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See also: līkums

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LatvianEdit

EtymologyEdit

From likt (to put, to place) +‎ -ums. The original meaning was probably “that which is placed, put,” later on (in the 17th century) “task, order, command.” The current legal meaning arose only in the early 19th century. Compare German Gesetz (law), from setzen (to put, to place).[1]

PronunciationEdit

(file)

NounEdit

likums m (1st declension)

  1. law (mandatory rule approved and applied by the government)
    pieņemt likumuto adopt a law
    likumprojekts, likuma projektsbill, draft of law
    meža aizsardzības likumiforest protection laws
    pēc likuma, saskaņa ar likumuaccording to the law
    rīkoties likuma vārdāto act on behalf of, in the name of the law
    izdot likumusto produce laws, to legislate
    pārkāpt likumuto violate the law
    likuma burtsthe letter of the law
  2. law (traditional or accepted rule or norm)
    pieklājības likumithe laws of decency
    viņš tika svētīt pēc visiem tēvutēvu likumiemhe was blessed by all the laws of (our) father's father(s)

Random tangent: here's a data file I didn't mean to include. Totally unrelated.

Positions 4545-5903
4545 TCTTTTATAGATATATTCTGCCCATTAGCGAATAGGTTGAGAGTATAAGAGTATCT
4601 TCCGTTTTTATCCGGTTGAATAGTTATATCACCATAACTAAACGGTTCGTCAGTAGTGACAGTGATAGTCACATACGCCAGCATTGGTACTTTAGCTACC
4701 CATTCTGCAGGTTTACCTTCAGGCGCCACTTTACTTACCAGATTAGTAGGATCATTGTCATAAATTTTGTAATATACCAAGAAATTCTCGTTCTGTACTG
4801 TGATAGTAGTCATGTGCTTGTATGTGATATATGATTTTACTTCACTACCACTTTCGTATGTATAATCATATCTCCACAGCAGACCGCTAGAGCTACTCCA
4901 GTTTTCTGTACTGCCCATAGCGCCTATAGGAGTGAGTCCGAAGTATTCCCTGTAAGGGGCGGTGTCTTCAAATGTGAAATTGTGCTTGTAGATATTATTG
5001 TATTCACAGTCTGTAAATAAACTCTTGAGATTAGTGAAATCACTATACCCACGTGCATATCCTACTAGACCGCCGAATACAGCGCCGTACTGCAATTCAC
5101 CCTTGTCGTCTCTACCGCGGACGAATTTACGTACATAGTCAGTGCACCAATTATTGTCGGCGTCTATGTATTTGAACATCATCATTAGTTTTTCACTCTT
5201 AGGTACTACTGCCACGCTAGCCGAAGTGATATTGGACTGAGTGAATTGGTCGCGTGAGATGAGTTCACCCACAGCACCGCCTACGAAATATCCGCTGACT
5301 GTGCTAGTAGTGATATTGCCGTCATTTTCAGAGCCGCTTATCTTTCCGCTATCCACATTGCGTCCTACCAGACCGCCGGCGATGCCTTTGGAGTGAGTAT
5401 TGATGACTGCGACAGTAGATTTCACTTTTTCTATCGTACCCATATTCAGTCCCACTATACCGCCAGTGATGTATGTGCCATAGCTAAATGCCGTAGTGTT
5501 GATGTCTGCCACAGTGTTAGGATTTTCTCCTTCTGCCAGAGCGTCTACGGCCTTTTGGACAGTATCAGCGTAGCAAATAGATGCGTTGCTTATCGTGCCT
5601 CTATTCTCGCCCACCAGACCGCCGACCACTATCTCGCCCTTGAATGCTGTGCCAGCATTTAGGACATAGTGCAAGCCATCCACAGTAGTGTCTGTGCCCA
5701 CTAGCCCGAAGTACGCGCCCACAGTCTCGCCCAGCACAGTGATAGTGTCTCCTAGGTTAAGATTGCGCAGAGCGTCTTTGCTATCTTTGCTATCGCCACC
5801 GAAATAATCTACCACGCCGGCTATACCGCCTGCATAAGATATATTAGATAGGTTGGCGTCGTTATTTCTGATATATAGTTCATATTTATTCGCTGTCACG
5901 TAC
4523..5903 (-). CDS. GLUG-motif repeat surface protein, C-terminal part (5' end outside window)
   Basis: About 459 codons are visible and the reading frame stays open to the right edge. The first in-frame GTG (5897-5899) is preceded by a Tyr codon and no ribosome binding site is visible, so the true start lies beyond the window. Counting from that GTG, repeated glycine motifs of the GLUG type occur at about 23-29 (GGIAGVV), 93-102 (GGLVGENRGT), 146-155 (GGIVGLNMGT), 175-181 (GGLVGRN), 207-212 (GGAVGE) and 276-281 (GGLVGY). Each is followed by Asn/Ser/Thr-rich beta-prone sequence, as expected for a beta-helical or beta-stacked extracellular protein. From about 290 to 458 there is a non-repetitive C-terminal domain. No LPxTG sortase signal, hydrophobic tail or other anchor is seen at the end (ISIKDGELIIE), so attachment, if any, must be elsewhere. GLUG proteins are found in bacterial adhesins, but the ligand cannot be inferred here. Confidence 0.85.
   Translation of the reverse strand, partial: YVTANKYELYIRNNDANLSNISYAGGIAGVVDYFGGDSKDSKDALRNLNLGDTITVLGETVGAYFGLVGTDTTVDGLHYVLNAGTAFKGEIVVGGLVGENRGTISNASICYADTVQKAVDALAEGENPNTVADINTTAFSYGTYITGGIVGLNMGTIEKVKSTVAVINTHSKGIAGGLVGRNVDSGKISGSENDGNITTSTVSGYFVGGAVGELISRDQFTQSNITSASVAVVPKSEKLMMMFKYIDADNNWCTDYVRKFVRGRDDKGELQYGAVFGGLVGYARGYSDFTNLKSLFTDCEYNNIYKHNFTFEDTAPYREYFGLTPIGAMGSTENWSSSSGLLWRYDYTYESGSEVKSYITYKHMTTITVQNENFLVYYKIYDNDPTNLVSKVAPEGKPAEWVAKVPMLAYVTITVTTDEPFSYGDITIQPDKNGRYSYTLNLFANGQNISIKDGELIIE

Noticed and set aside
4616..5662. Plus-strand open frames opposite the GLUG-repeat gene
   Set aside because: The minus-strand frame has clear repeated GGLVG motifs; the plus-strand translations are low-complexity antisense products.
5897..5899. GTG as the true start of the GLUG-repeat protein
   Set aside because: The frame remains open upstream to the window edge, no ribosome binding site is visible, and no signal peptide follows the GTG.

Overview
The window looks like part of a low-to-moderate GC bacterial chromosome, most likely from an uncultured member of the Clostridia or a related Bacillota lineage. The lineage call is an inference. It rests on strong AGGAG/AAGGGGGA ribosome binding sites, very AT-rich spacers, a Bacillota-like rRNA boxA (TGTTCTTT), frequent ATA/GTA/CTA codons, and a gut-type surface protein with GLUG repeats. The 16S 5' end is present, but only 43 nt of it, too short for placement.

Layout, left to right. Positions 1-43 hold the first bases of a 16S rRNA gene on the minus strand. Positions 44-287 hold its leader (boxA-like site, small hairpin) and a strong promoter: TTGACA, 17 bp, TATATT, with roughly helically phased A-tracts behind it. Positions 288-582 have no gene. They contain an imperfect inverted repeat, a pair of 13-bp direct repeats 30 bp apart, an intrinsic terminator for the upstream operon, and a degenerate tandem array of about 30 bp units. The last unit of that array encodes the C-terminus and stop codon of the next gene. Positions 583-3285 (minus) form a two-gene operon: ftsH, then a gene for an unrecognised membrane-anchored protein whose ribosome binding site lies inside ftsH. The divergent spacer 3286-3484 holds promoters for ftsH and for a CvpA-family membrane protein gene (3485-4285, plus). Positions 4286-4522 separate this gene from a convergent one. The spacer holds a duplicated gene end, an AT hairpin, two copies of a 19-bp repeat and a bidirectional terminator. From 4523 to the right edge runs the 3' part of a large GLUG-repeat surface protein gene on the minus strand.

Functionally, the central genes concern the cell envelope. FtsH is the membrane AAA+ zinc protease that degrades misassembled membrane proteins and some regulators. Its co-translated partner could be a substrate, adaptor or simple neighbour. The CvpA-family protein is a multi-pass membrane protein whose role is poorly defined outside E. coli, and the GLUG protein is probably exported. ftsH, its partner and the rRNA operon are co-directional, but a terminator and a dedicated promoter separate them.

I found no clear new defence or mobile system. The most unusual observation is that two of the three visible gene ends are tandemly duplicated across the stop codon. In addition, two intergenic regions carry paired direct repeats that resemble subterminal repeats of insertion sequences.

3. (in science) law (essential relation between phenomena that describes their future evolution)
    izzināt likumuto find the law
    specifisks likumsspecific law
    dabas likumslaw of nature, natural law
    universāls, objektīvs likumsuniversal, objective law
    likuma darbības sfērathe sphere of action (i.e., the scope) of a law
    komutatīvais likumscommutative law (in mathematics, x+y = y+x)
  4. (of a topic of learning) law, rule, principle
    pareizrakstības likumispelling rules
    stundām no vietas skolotājs dīdīja puikām vācu un latīņu gramatikas likumusfor hours the teacher drilled the boys in the laws, rules of German and Latin grammar

DeclensionEdit

SynonymsEdit

Derived termsEdit

ReferencesEdit

  1. ^ Karulis, Konstantīns (1992), “likums”, in Latviešu Etimoloģijas Vārdnīca (in Latvian), Rīga: AVOTS, ISBN 9984-700-12-7